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Rage of French youth is a fight for recognition

The violence now circling and even entering the capital of France is not the work of organized criminal gangs. It is the effort of disaffected youths trying to make themselves heard in a society where they are largely alienated.
/ Source: a href="" linktype="External" resizable="true" status="true" scrollbars="true">The Washington Post</a

Mohammed Rezzoug, caretaker of the municipal gymnasium and soccer field, knows far more about the youths hurling firebombs and torching cars on the streets of this Paris suburb than do the police officers and French intelligence agents struggling to nail the culprits.

He can identify most of the perpetrators. So can almost everyone else in the neighborhoods that have been attacked.

"They're my kids," said Rezzoug, a garrulous 45-year-old with thinning black hair and skin the color of a walnut.

While French politicians say the violence now circling and even entering the capital of France and spreading to towns across the country is the work of organized criminal gangs, the residents of Le Blanc-Mesnil know better. Many of the rioters grew up playing soccer on Rezzoug's field. They are the children of baggage handlers at nearby Charles de Gaulle International Airport and cleaners at the local schools.

"It's not a political revolution or a Muslim revolution," said Rezzoug. "There's a lot of rage. Through this burning, they're saying, 'I exist, I'm here.' "

Such a dramatic demand for recognition underscores the chasm between the fastest growing segment of France's population and the staid political hierarchy that has been inept at responding to societal shifts. The youths rampaging through France's poorest neighborhoods are the French-born children of African and Arab immigrants, the most neglected of the country's citizens. A large percentage are members of the Muslim community that accounts for about 10 percent of France's 60 million people.

Attention grab
One of Rezzoug's "kids" -- the countless youths who use the sports facilities he oversees -- is a husky, French-born 18-year-old whose parents moved here from Ivory Coast. At 3 p.m. on Saturday, he'd just awakened and ventured back onto the streets after a night of setting cars ablaze.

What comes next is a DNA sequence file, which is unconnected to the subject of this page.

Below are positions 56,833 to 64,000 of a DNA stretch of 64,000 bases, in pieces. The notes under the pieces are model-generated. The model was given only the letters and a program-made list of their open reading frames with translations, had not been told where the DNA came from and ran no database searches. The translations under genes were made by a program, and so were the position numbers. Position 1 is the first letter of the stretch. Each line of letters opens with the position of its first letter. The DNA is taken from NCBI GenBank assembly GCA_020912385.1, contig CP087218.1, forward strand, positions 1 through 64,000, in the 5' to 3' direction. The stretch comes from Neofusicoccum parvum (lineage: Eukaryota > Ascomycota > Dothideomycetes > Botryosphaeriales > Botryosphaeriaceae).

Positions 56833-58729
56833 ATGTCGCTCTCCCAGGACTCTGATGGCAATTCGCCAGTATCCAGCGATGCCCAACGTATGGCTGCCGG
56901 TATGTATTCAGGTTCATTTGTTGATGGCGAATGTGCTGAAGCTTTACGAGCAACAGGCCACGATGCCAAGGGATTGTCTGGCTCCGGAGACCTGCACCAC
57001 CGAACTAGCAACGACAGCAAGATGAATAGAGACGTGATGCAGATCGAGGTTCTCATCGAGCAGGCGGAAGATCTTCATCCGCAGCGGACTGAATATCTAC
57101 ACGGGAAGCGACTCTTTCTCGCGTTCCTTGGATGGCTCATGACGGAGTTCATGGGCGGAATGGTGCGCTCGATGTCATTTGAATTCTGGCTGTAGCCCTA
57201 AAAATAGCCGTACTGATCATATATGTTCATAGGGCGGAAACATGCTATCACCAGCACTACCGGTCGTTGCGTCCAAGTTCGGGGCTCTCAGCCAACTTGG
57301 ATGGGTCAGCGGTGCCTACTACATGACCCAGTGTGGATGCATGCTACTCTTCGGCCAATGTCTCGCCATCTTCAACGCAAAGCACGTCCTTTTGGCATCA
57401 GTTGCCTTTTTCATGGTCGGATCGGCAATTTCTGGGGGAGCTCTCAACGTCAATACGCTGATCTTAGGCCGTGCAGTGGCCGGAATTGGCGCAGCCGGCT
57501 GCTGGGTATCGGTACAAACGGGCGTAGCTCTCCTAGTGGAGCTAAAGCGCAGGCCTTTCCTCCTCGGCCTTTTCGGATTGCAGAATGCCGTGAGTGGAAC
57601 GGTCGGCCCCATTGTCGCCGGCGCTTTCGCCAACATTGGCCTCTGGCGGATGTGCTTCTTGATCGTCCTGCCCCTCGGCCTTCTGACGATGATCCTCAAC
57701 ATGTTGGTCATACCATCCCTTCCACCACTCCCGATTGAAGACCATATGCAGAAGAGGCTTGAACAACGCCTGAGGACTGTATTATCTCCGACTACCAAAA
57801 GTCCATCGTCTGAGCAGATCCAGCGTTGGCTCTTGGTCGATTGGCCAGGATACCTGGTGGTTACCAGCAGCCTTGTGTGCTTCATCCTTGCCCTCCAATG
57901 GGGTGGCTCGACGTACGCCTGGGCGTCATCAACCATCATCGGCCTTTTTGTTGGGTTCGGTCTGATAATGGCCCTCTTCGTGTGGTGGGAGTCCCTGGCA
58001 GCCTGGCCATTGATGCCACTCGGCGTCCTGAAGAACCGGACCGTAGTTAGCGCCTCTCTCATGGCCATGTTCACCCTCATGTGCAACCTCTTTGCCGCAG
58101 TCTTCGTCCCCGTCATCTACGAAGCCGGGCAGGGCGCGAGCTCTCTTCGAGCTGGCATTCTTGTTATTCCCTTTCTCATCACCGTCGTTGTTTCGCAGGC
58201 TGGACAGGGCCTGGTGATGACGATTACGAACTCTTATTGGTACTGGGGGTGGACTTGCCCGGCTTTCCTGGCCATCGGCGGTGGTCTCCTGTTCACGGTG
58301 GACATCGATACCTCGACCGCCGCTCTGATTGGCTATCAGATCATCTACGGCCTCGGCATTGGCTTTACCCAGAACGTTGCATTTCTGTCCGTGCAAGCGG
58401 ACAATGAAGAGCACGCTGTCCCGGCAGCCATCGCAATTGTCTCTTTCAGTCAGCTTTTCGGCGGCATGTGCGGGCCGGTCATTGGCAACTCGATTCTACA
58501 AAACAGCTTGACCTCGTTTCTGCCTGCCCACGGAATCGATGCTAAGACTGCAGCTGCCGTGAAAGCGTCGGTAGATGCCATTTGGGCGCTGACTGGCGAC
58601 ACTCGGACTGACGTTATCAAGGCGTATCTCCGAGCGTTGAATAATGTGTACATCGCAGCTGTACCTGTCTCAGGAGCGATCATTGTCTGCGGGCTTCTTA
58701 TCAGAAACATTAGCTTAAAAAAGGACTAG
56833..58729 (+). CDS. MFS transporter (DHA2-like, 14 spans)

"We want to change the government," he said, a black baseball cap pulled low over large, chocolate-brown eyes and an ebony face. "There's no way of getting their attention. The only way to communicate is by burning."

Like other youths interviewed about their involvement in the violence of the last 10 days, he spoke on the condition he not be identified for fear the police would arrest him.

But he and others described the nightly rampages without fear, surrounded by groups of younger boys who listened with rapt attention. A few yards away, older residents of the neighborhood, many with gray hair, passed out notices appealing for an end to the violence.

A man with wire-rimmed glasses handed one of the sheets to the black-capped youth. He accepted the paper, glanced at it and smiled respectfully at his elder. The boy then carefully folded it in half and continued the conversation about how the nightly targets are selected.

"We don't plan anything," he said. "We just hit whatever we find at the moment."

In Le Blanc-Mesnil, halfway between the northern edge of Paris's city limits and the country's largest airport, youths have burned a gym, a youth center and scores of cars and trucks. Residents here say the violence that began in these northern suburbs on Oct. 27 is the worst ever in these low-income neighborhoods and the most widespread social unrest in France since student riots nearly four decades ago.